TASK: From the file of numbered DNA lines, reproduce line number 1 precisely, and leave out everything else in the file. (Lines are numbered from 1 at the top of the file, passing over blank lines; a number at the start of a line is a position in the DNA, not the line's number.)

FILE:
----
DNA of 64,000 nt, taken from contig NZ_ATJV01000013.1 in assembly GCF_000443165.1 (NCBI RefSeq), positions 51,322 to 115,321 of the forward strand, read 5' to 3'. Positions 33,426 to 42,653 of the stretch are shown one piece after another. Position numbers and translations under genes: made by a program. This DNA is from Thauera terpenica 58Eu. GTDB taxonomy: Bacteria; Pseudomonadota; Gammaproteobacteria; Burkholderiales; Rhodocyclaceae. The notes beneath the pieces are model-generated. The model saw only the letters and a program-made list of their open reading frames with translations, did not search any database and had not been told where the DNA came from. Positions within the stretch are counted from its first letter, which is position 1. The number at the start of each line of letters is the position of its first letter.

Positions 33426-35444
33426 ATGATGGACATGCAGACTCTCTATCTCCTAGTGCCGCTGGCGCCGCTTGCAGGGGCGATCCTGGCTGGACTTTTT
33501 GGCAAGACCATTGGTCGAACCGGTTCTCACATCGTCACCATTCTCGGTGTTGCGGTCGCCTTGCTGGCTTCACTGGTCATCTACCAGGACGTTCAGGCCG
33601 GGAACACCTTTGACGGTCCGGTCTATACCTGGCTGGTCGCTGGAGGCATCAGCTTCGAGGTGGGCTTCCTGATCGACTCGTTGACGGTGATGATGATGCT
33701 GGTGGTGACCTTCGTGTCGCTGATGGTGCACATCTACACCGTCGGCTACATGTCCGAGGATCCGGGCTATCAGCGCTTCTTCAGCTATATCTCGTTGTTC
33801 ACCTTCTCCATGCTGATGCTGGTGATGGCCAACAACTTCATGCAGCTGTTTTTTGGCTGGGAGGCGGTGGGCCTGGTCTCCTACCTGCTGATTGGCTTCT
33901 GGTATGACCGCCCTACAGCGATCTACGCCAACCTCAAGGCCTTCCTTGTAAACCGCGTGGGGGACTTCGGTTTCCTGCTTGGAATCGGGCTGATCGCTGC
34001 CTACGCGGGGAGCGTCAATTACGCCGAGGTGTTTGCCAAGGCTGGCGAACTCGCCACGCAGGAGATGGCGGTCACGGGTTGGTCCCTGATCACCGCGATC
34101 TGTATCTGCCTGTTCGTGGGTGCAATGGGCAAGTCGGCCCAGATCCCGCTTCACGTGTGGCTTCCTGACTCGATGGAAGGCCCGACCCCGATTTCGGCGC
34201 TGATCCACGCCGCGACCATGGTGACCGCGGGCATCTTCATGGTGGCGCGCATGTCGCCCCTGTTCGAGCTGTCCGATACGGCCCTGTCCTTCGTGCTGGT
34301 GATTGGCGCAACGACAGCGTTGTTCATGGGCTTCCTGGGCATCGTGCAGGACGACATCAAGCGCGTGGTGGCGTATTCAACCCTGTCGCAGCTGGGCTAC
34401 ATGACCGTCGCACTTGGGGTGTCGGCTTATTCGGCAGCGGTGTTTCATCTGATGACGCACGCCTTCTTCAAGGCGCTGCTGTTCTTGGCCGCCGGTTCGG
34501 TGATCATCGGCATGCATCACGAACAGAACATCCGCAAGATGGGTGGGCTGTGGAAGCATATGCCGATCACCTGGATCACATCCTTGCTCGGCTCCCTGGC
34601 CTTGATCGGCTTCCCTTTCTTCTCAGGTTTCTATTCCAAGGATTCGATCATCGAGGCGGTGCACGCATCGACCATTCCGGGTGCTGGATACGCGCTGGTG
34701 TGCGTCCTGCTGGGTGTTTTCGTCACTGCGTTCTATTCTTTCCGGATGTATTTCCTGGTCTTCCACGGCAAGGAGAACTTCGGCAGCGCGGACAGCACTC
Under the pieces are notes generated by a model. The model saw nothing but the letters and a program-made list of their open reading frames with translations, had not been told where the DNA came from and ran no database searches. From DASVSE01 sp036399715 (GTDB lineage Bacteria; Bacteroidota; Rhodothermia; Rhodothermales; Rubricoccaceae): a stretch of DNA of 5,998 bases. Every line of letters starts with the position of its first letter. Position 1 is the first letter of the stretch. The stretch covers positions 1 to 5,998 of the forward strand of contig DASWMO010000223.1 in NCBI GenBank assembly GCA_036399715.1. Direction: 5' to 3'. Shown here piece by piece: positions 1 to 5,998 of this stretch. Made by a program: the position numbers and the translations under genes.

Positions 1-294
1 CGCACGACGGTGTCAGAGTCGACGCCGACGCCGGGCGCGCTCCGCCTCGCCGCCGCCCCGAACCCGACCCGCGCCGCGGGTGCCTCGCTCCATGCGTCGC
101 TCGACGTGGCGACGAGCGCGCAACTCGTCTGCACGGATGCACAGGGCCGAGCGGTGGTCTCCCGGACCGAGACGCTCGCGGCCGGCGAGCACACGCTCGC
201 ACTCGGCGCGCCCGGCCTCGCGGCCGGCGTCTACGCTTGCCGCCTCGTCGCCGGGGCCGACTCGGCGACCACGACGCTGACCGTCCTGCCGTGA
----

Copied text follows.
DNA of 64,000 nt, taken from contig NZ_ATJV01000013.1 in assembly GCF_000443165.1 (NCBI RefSeq), positions 51,322 to 115,321 of the forward strand, read 5' to 3'. Positions 33,426 to 42,653 of the stretch are shown one piece after another. Position numbers and translations under genes: made by a program. This DNA is from Thauera terpenica 58Eu. GTDB taxonomy: Bacteria; Pseudomonadota; Gammaproteobacteria; Burkholderiales; Rhodocyclaceae. The notes beneath the pieces are model-generated. The model saw only the letters and a program-made list of their open reading frames with translations, did not search any database and had not been told where the DNA came from. Positions within the stretch are counted from its first letter, which is position 1. The number at the start of each line of letters is the position of its first letter.